Donald Trump is the ISIS of Republican presidential candidates

On the eve of Super Tuesday, I offer a brief observation
about Donald Trump. This isn’t, of course, the last word on Trump. I doubt
anyone will ever have the last word, and I am not a likely candidate to do so
in any case. But it isn’t even
my last
word. I’ve got designs on a series of short observations – more observations
than arguments – on a few topics, including possibly

  • The strange push-poll call I received, pumping
    Trump and offering me a free cruise
  • Trump and phronetic social science
  • Trump and the moral imagination
  • Trump and the concerns of the voters who favor
  • Trump and evangelicals
  • Trump and Twitter
  • And, if I’m feeling really creative, I might
    just cast Trump and the rest of the Republican field as characters in Cormac
    McCarthy’s Blood Meridian

I may or may not get around to all that, and it’s probably
best if I don’t. For now, though, I’ll offer the following observation:

Donald Trump is the ISIS of Republican candidates.
Let me explain. 

The Republican Party doesn’t want Donald Trump as its
presidential nominee. A
recent New York Times article
Alexander Burns, Maggie Haberman, and Jonathan Martin describes the disorder
and desperation that have descended upon the party as Trump continues to gather
momentum despite the best efforts of party elites. Republican strategist Karl
Rove has warned that Trump’s nomination would be “catastrophic” for the party. Mitt
Romney, former governor of Massachusetts and 2012 Republican presidential
nominee, has started trolling Trump on Twitter, saying that Trump is “scared”
to release tax returns to the public. Efforts to discredit and defeat Trump
show that even
if his success is in some ways a natural and entirely foreseeable consequence
of the party’s platform, ethos, and strategies over the past eight years
it is nevertheless an undesirable and unintended consequence.

According to some political
science research
, parties aren’t supposed to have these kinds of unintended
consequences or, rather, unintended candidates. Many believe that party
insiders – like Mr. Trump’s most vocal opponents – effectively determine
eventual nominees. But in Trump’s case, party insiders failed to weigh in early
enough to prevent him from gaining widespread support and now seemingly
unstoppable momentum. As Burns, Haberman, and Martin write, “Republicans have
ruefully acknowledged that they came to this dire pass in no small part because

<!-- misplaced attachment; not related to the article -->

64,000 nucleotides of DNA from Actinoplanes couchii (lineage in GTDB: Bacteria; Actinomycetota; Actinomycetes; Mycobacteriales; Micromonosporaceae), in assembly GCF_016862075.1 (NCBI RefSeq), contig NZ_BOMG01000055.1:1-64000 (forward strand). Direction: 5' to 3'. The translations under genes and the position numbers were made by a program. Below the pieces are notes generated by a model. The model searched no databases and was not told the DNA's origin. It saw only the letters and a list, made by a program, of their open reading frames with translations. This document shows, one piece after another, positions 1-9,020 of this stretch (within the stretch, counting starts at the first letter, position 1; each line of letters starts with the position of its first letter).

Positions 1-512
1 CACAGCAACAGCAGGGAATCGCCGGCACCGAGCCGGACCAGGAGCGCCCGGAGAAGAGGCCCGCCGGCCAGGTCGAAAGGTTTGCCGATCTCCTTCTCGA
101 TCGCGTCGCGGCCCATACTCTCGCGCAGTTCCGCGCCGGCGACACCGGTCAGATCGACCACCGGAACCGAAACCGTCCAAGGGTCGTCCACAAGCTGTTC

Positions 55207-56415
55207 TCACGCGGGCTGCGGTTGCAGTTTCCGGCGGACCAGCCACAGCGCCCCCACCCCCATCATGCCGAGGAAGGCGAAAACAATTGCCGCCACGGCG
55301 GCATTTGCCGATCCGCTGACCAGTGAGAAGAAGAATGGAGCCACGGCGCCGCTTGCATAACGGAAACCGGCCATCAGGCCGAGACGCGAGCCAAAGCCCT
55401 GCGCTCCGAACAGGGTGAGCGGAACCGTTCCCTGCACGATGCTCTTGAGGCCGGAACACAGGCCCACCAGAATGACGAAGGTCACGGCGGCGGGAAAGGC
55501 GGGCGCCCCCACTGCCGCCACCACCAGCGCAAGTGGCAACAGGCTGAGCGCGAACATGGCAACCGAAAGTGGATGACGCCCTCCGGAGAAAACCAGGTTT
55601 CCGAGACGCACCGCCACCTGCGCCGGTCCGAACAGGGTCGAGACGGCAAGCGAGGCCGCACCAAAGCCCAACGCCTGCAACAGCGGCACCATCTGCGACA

of their own passivity. There were ample opportunities to battle Mr. Trump
earlier; more than one plan was drawn up
only to be rejected
” (emphasis added). The party squandered early
opportunities to weigh in heavily either against Trump or in favor of another
candidate. In
recent posts, political scientist Daniel Drezner has blamed political science
itself for this
lack of party initiative against Trump in the early going. Paradoxically, he
suggests, the party failed to weigh in precisely because it assumed Trump stood
no chance. Drezner speculates that the assumption that Trump stood no chance
was itself based upon the more or less illegible background assumption that the
party would weigh in heavily, which it did not. Of course, it’s also true that if party opinions matter
less this year, the Republican Party is partly to blame for years of
self-marginalizing cultivation of anti-establishment sentiments among its base
voters. But whatever the reasons for the lack of success on the part of party
insiders, that failure to weigh in with decisive force, especially in the early
going, has played a major role in Trump’s emergence as the likely Republican nominee.
Party elites chose a relatively hands-off approach, preferring to let a field
of more than fifteen candidates sort itself out. They may have wanted more of
an establishment candidate, but they got Trump.

Trump’s emergence from the Republican free-for-all – a
free-for-all that party insiders allowed – in some ways mirrors the emergence
of ISIS as the most formidable armed group in Syria. To be sure, the emergence
of ISIS cannot be fully explained by any single factor. Still, there is little
doubt that the reluctance of the United States and other actors to weigh in
with decisive force in the early going, whatever the reasons, allowed ISIS to
take territory, consolidate power, and gather momentum. The lack of strong
support for any particular alternative led, in part, to the emergence of a
force that has destabilized the entire region. ISIS began its campaign in
unruly areas of Syria and Iraq, but it has gone on to terrorize the world.

In U.S. presidential politics, and especially in the
Republican Party, Donald Trump is the destabilizing force that emerges from the
lack of vision, decisiveness, and heavy support for an alternative in the early
going. In other words, Trump is the ISIS of Republican presidential candidates.
For the time being, he’s just terrorized a few states and some party elites.
Unfortunately, he may just be getting started. Super Tuesday will tell.

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